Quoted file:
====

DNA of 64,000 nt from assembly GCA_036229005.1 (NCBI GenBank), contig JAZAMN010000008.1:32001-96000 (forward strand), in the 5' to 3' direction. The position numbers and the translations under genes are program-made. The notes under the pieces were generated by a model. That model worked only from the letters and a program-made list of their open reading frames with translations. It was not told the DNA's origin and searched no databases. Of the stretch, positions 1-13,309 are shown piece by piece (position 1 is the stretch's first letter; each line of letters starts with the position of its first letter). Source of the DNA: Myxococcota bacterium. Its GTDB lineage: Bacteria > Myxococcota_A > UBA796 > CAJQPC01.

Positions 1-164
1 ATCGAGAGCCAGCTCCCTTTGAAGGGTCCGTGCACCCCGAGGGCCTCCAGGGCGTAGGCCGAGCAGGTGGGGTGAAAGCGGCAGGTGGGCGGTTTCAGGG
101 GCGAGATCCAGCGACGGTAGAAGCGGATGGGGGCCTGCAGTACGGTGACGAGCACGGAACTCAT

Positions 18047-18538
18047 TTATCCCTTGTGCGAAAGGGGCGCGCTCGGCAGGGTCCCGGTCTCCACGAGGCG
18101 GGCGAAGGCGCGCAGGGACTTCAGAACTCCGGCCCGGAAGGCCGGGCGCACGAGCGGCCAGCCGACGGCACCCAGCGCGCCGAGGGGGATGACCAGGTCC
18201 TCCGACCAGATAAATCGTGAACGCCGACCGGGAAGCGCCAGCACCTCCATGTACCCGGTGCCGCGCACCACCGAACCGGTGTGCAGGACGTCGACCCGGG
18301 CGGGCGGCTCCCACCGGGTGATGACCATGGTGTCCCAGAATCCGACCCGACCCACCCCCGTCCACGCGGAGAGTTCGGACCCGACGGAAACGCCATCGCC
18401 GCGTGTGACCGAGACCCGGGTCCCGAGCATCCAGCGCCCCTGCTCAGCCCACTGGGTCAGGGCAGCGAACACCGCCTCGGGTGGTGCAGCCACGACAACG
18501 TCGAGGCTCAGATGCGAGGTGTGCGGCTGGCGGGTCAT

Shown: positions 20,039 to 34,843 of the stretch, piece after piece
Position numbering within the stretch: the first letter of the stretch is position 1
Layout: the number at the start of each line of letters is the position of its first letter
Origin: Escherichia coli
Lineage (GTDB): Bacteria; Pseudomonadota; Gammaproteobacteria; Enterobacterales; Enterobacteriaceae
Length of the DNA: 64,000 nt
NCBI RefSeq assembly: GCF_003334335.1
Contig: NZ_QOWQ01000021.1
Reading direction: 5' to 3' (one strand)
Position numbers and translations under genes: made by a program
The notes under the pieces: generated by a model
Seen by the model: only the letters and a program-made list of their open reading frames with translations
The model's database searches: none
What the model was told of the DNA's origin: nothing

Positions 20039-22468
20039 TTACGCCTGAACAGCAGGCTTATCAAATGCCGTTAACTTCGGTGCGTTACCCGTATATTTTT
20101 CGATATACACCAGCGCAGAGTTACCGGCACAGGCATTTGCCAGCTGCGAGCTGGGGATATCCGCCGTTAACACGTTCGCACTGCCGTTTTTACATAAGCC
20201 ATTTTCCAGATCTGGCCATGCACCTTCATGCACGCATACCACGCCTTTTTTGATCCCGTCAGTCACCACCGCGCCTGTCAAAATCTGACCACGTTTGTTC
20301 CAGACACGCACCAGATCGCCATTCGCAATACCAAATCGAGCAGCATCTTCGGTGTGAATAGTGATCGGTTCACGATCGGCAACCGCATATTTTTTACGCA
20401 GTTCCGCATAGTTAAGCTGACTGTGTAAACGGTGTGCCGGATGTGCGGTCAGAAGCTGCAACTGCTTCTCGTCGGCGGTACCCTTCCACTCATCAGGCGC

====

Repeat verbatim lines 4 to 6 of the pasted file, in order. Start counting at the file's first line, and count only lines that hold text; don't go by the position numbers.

101 GCGAGATCCAGCGACGGTAGAAGCGGATGGGGGCCTGCAGTACGGTGACGAGCACGGAACTCAT

Positions 18047-18538
18047 TTATCCCTTGTGCGAAAGGGGCGCGCTCGGCAGGGTCCCGGTCTCCACGAGGCG